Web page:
I have a small model of Westminster Abbey on the book shelf in my living room. Despite what  my wife thinks it is not just the dust catcher she deems it to be but a treasured gift from a grateful lady and a reminder of the benefits of a good thorough look.

   Doris Parsons was in her late 40’s when we met for a new patient physical examination. The examination was normal and aside from slight fatigue she had no symptoms. Her laboratory study, however, did reveal an unexpected anemia. It has to be explained. This led to a thorough methodical search for a cause. She had undergone a hysterectomy years prior so menstrual loss was ruled out. There were no overt signs of blood loss but a fecal blood test raised my eyebrows.  A subsequent colon exam revealed colon cancer. For the sake of her survival the cancer, of course, had to be removed … sooner than later. She had a long planned trip to England that she really wanted to take even though it would delay her planned surgery for about two weeks. With the promise that she would not delay the operation further she was given our blessing. Upon return, having had a marvelous time, she presented me with the memento, the Westminster Abbey model. Her surgery and recovery went smoothly and thanked me for “saving my life.” I saw her again a few times over the next few months and she continued to not only do well but, in fact, thrive. When her insurance coverage changed we lost touch.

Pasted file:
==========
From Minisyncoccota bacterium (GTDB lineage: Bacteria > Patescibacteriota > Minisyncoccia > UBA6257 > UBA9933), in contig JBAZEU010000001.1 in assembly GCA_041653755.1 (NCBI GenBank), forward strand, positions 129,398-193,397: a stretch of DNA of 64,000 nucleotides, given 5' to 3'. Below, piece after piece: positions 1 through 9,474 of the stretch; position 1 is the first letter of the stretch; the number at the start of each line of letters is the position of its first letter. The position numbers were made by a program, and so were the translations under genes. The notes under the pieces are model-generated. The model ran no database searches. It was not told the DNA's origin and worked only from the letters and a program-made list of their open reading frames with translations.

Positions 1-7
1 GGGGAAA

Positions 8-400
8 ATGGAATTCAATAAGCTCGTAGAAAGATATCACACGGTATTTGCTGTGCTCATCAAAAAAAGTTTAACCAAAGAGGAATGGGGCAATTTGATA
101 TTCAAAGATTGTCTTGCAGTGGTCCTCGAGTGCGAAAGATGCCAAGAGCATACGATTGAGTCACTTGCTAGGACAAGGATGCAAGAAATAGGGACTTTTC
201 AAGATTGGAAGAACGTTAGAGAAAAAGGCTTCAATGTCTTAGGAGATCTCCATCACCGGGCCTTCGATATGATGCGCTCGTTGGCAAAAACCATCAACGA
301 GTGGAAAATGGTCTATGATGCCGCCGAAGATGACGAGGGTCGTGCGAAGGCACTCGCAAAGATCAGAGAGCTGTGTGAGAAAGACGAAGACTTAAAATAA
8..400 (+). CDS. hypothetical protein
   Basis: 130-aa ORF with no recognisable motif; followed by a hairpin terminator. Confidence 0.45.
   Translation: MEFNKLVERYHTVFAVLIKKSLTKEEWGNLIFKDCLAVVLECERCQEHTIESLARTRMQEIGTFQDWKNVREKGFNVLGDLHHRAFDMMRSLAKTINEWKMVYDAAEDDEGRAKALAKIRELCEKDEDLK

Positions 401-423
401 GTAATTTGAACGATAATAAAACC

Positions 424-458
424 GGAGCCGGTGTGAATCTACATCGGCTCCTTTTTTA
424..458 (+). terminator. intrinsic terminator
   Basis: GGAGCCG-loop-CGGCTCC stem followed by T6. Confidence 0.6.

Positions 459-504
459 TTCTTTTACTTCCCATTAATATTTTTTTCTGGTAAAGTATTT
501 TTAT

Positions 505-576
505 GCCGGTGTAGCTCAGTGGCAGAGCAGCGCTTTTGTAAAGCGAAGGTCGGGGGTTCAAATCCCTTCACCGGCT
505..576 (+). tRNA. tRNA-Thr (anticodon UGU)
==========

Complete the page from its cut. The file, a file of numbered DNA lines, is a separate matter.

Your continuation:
Cancer, were it possible to ask, would certainly want to be left alone to do what cancer does; this is true of all living things. It wanted to have a say in determining the course of its’ life, her life. But cancer has no say in the matter; it had to go … period. Doris could’ve demanded to be left alone which is her prerogative, not the cancer’s, but it could’ve cost her her life.

Denial can be detrimental to one’s health and well-being. Wisely, Doris did not ignore the evidence that there was a potential problem looming and took the necessary steps to address it. Regular checkups and screenings as recommended by various peer reviewed organizations — the American College of Physicians, the American Cancer Society, among others — have their place and should be acknowledged and followed in conjunction with one’s primary care physician. An ounce of prevention can go a long way.




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